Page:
The loss of a baby is never easy. And when a women experiences a miscarriage or stillbirth, not only does she have to work through her grief, but she has to deal with postpartum healing as well. We all know postpartum healing is messy, complicated, rarely goes as expected, and can be physically, mentally, and emotionally painful. Combining that with grieving the loss of a child is one of the hardest things anyone can experience.
Sadly, the stigmas around both pregnancy loss and grief make it doubly hard to find support. Miscarriage especially is often viewed not as a true loss, but simply that the woman was pregnant and now isn’t. I have talked to several women who have experienced losses and walked through them alone because they felt they couldn’t tell their family or friends.
So how can we learn to rally around women in the midst of postpartum grief? There are a few things we can seek to practice when we encounter situations where we can be of help.
Provide necessities. A family in grief has a hard time remembering things like meals and basic comfort items, and a postpartum mother has neither the energy nor the strength to take care of these things. The unexpectedness of pregnancy loss means that these necessities are even more appreciated.
Prepared meals are one of the best things to provide, and some other wonderful items are things like:
- quick snacks (crackers, fruit, yogurt, prepared smoothies, frozen fruit bars, trail mix, granola bars,
- protein shakes, chips and dip, applesauce cups, etc.)
- Epsom Salts for soothing baths
- warm socks
- an electric kettle for heating water for tea in the bedroom (seriously so helpful! I have one similar to this one.)
- new movies to watch
- activities for other children
- This fantastic herbal perineal spray for vaginal comforting.
- An herbal sitz bath, like this one.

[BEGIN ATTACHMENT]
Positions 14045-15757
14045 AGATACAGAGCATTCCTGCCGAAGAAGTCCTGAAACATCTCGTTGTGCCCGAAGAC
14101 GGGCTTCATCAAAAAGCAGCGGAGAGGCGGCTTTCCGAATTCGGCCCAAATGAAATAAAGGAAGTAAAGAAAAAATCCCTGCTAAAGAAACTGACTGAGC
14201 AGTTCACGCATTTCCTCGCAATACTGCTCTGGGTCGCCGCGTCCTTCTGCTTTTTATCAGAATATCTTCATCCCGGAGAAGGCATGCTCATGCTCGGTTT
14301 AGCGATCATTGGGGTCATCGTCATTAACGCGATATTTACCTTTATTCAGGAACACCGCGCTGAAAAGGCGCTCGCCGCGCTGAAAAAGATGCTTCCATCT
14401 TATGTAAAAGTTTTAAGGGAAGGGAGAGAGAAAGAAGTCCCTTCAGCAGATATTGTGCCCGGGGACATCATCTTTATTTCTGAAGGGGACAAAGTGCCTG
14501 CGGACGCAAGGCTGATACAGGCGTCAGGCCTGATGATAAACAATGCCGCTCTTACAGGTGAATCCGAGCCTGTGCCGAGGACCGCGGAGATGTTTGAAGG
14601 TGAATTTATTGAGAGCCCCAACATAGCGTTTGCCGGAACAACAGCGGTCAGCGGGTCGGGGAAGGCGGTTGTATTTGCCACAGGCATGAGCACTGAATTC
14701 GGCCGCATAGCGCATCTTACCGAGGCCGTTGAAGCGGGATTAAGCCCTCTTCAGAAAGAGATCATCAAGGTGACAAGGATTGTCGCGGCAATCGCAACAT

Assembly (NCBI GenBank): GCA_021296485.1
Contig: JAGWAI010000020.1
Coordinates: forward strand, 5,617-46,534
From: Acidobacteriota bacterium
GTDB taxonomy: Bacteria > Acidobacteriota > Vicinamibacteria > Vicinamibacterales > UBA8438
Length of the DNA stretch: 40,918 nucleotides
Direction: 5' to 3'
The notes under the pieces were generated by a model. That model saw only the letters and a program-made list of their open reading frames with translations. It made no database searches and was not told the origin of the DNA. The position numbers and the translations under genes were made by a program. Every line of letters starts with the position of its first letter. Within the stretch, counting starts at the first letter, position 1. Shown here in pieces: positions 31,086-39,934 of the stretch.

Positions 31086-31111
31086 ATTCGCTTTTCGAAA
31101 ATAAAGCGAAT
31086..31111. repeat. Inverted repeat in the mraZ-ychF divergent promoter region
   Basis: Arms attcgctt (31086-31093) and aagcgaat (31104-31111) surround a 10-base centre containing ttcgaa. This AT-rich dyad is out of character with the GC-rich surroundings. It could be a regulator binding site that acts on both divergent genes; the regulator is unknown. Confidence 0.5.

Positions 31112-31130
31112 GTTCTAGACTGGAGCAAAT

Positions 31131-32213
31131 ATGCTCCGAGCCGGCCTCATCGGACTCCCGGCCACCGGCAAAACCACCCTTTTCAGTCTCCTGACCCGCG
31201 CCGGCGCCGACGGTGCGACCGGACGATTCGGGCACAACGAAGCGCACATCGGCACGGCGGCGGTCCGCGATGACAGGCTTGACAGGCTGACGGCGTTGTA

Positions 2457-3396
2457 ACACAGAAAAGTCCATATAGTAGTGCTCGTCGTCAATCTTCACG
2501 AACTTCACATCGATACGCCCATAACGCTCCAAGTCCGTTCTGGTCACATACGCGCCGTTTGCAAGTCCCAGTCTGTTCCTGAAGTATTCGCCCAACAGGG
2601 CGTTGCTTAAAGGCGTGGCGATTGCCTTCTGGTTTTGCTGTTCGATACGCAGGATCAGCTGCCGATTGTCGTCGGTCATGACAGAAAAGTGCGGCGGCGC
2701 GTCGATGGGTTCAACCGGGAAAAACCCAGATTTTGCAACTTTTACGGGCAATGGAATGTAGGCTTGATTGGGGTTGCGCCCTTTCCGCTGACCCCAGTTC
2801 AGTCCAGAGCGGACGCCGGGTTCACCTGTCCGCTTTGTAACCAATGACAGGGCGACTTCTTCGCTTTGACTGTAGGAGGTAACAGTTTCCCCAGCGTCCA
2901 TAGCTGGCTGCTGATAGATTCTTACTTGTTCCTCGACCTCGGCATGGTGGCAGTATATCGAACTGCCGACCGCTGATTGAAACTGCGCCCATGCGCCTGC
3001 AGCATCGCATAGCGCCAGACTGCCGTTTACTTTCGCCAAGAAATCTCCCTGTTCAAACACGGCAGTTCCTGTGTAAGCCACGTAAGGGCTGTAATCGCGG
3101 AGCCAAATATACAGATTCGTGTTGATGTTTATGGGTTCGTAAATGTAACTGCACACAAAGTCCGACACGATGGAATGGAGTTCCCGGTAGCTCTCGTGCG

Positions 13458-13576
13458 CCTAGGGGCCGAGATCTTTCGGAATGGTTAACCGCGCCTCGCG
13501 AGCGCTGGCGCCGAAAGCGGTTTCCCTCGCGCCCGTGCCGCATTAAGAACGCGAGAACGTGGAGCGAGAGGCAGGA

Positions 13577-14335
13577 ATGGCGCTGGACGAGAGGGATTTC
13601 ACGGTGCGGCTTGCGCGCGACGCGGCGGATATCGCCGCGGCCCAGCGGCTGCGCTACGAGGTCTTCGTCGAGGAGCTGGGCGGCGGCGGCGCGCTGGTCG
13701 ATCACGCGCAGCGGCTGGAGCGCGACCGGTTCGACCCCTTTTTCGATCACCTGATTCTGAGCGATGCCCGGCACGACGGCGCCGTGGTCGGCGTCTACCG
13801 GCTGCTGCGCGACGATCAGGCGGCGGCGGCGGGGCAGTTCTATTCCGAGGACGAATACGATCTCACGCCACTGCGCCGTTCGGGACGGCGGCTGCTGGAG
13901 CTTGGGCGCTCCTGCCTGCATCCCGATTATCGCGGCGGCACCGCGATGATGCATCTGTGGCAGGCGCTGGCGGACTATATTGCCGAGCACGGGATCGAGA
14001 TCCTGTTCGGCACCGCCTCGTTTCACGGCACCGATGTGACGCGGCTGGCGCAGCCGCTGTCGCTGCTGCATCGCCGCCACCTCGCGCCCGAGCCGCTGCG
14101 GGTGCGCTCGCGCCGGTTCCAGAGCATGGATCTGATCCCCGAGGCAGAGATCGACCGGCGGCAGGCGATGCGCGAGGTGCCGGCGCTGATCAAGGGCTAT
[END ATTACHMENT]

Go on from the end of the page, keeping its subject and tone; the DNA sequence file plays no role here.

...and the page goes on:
Take care of a household need when you show up with food and comfort items. Wash a load of dishes. Fold a basket of laundry. If they have other children, take them outside to play, to a park, or bring a new game to engage them in. Clean their bathroom. Vacuum their carpets. Simple things that don’t take much time, but make the atmosphere of the home so much better. The last thing a grieving mama wants to worry about is if her husband has clean undies, or if there’s dishes growing mold in the sink.
Be a shoulder to cry on. You don’t have to have answers or comforting words. Just simply be there and mourn with her. Cry with her. Hold her. Make her that cup of tea and sit with her as long as she needs. Listen to her if she has things on her heart, which she likely does. Bring some lotion and massage her feet. Care for her in ways that make her feel loved, supported, and important.
Remember her baby. She does not want to just forget the child she lost. That life mattered to her, even if it was just for a few weeks. She wants to be reminded of how much it mattered. Even months or years later, that grief is never going to fully go away for her, so hearing someone else say, “I thought of your sweet baby in Heaven today,” means so much.
Remember important days. As much as you possibly can, remember days like the one she found she was pregnant, and the one on which they announced their pregnancy. Remember the day they lost their baby, and the day she would have been due to give birth. Telling her that you are thinking of her on those days will be a balm to her soul.
Include her and reach out to her. If she wishes to be alone and needs time away from friends and family, then most definitely respect that. But quite often, grieving people want to know that life is still happening, people still care about them, and that their loved ones aren’t avoiding them. I know grief can make people uncomfortable, but I really only have one thing to say about that…get over it. Someone else’s grief is NOT about you. Show up. Reach out. Be loving and supportive.
Avoid common dismissive and hurtful sayings. This may be one of the most important things you can do. Let’s get this straight: a woman is grieving the death of her child. Among the list of things to avoid saying are:
- “Well, I’m sure it will happen for you again.”
- “Its ok…you have other children.”
- “I guess it just wasn’t meant to be.”
- “God needed the baby more than you did.”
- “At least you weren’t that far along.”
Just…don’t. Seriously, it is better to sit in complete silence than to say stuff like that. Be kind. Pray with her for peace and healing. Tell her simply that you’re sorry she’s having to go through this. Its really not that hard to be sympathetic without being dismissive.
And last but not least, just do it. Your help and love doesn’t have to be perfect or expensive. It just needs to happen. Make it happen. Don’t let your insecurities and awkwardness keep you from caring for another person. Even if all you do is send a text message or bring a cup of coffee, its better than nothing. Something is always more meaningful than nothing.
Question: If you have ever walked through postpartum grief, what are some ways people cared for you that were meaningful and helpful? What are things you wish would have happened? Share in the comments!